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ORDINANCE OF THE RED HEIFER
This law concerning the offering of the red heifer is unusual in all of its circumstances, but it is consistent with the character of the book of Numbers, where the wilderness journey is seen to take its toll in the death of many people. Any contact with dead body was contact with corruption. It is typical of moral corruption which is morally defiling to one who associates with it. There must be some method of purification from this.
A heifer, the female, is used, a contrast to the burnt offering which always required a male, for this was to satisfy the claims of God. But the offering of the red heifer was to meet the state of one who was defiled. Being red would emphasize the conspicuous character of the defilement. It must also be without blemish or defect, for it speaks of Christ (v.2). It must also never have borne a yoke, for a yoke infers a restraint upon the will, which was never true of Christ. When He says, "My yoke is easy and My burden it light" (Matthew 11:30), this is not a burden He assumes, but one He places upon a believer. The will of the Lord Jesus is perfect, and needs no restraint.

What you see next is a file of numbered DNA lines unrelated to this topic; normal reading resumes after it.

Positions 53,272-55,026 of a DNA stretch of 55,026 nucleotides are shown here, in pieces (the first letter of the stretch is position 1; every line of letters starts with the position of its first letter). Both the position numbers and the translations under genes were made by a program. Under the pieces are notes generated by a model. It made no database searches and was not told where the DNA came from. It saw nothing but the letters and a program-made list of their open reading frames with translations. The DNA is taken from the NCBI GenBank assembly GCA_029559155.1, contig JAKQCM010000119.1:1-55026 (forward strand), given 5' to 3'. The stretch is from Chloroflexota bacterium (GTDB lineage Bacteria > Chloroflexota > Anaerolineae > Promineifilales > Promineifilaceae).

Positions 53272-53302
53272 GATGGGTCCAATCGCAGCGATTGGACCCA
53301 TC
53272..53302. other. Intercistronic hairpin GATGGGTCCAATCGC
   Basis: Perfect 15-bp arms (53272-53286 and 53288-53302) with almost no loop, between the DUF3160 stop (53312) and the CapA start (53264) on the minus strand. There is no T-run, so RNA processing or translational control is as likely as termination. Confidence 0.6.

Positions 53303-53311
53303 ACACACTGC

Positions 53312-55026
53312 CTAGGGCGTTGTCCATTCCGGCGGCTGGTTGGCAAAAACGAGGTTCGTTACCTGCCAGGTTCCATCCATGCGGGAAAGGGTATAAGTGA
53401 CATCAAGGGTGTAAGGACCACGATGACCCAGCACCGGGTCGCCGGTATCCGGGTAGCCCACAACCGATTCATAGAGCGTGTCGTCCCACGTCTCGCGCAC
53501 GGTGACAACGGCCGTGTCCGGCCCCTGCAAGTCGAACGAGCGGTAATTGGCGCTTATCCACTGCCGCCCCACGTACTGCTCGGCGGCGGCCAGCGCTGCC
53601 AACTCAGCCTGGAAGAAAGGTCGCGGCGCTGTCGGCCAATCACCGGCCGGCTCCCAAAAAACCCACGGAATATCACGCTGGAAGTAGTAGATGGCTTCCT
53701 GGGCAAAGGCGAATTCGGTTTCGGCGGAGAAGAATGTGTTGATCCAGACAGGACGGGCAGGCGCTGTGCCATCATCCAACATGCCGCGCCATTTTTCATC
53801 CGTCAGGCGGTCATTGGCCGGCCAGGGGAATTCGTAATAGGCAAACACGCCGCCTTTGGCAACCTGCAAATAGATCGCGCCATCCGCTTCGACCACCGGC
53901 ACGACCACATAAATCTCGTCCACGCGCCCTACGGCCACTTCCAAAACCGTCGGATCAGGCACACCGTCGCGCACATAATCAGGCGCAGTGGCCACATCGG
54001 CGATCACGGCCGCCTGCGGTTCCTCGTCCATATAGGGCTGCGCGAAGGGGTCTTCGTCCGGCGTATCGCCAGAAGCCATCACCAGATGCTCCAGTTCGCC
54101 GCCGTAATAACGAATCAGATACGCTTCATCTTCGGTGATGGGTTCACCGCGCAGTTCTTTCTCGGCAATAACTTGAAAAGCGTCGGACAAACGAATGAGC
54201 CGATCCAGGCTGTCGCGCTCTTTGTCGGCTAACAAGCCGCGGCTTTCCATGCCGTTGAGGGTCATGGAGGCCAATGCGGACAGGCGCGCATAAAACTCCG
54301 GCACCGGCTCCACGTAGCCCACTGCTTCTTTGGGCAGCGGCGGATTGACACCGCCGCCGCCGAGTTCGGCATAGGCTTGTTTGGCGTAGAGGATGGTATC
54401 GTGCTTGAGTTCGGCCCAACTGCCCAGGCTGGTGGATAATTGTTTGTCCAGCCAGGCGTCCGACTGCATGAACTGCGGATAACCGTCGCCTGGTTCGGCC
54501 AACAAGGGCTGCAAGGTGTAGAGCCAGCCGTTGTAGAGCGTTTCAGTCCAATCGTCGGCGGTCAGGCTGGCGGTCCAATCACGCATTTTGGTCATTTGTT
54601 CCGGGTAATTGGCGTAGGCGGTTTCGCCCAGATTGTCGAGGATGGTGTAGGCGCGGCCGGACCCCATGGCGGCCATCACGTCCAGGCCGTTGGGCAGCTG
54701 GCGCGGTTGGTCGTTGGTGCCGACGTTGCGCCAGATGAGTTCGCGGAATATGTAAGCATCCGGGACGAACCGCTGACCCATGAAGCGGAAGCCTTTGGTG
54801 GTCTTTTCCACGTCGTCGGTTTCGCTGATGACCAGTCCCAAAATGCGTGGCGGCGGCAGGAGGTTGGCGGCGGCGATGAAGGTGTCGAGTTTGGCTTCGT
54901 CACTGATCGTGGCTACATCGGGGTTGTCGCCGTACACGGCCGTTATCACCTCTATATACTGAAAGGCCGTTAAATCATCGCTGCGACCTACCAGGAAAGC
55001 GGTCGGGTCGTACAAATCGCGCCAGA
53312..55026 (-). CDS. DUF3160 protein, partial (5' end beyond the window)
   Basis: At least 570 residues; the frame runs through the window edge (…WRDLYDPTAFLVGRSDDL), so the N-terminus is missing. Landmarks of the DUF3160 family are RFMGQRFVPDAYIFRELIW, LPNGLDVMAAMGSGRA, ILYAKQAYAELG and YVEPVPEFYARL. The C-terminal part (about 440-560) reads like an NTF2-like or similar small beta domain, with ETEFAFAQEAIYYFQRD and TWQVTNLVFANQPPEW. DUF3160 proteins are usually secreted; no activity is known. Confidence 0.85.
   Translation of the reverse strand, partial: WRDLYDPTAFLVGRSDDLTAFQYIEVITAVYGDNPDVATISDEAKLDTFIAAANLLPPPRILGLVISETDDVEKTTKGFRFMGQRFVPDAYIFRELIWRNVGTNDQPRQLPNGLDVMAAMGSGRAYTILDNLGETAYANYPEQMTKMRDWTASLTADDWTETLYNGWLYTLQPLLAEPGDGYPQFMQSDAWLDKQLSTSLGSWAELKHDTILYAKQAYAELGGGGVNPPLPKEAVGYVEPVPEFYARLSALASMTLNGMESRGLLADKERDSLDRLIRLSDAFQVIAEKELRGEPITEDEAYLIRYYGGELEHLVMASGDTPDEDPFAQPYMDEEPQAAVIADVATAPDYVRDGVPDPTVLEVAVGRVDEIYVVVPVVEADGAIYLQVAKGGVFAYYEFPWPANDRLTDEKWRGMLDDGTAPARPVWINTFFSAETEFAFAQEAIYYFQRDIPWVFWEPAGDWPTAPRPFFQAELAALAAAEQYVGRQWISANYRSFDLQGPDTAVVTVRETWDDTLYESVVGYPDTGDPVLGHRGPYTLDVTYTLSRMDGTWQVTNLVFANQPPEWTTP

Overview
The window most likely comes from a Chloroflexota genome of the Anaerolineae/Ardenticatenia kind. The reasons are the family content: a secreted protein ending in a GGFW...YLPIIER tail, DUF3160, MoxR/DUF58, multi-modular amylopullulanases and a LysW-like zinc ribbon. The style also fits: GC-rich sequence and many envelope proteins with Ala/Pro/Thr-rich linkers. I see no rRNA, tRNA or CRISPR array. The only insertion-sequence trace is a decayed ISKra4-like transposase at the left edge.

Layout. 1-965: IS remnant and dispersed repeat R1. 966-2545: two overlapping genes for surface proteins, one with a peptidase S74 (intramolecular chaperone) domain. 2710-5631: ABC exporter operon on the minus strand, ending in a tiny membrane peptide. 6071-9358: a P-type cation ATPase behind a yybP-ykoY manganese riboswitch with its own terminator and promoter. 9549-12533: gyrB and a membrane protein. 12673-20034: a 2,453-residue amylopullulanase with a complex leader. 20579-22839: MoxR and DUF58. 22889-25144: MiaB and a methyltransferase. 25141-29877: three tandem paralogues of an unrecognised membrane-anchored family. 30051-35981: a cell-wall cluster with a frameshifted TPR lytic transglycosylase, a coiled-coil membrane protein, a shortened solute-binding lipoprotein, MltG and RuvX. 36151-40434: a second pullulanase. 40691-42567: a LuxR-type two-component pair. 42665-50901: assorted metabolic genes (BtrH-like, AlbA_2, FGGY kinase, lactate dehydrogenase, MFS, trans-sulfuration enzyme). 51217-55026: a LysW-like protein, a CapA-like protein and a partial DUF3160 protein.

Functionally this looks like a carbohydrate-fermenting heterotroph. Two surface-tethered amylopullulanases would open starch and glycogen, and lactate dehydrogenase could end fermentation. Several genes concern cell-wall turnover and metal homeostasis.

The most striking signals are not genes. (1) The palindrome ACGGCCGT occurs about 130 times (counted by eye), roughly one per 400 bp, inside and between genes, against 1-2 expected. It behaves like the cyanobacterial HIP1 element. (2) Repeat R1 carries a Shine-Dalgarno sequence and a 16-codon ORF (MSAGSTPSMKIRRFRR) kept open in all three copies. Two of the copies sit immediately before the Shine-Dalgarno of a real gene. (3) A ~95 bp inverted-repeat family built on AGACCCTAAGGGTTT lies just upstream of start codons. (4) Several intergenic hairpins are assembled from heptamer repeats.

This heifer was not offered on the altar, but given to Eleazar, who took it outside the camp and slaughtered it there (v.3). Then he took some of its blood and sprinkled it seven times in front of the tabernacle (v.4). Following this the heifer was burned, still outside the camp (v.5). We are reminded that the sin offering on the great day of atonement was totally burned "outside the camp" (Leviticus 16:27), but it was first killed on the altar and its blood brought into the holiest of all and sprinkled seven times before and on the mercy seat (Leviticus 16:11; Leviticus 16:14).
Thus there are many differences, and verse 6 adds to these, for the priest threw into the fire that was burning the heifer, cedar wood, hyssop and scarlet. Cedar is the most stately and exalted of the trees and hyssop the lowliest shrub. Thus, whether a person is proud and exalted or lowly and despised, the flesh is the same in all mankind: whether great or small, we all need the same sacrifice. The scarlet again reminds us that our defilement is conspicuous. Association with corruption is serious, though the affected person was certainly not dead himself.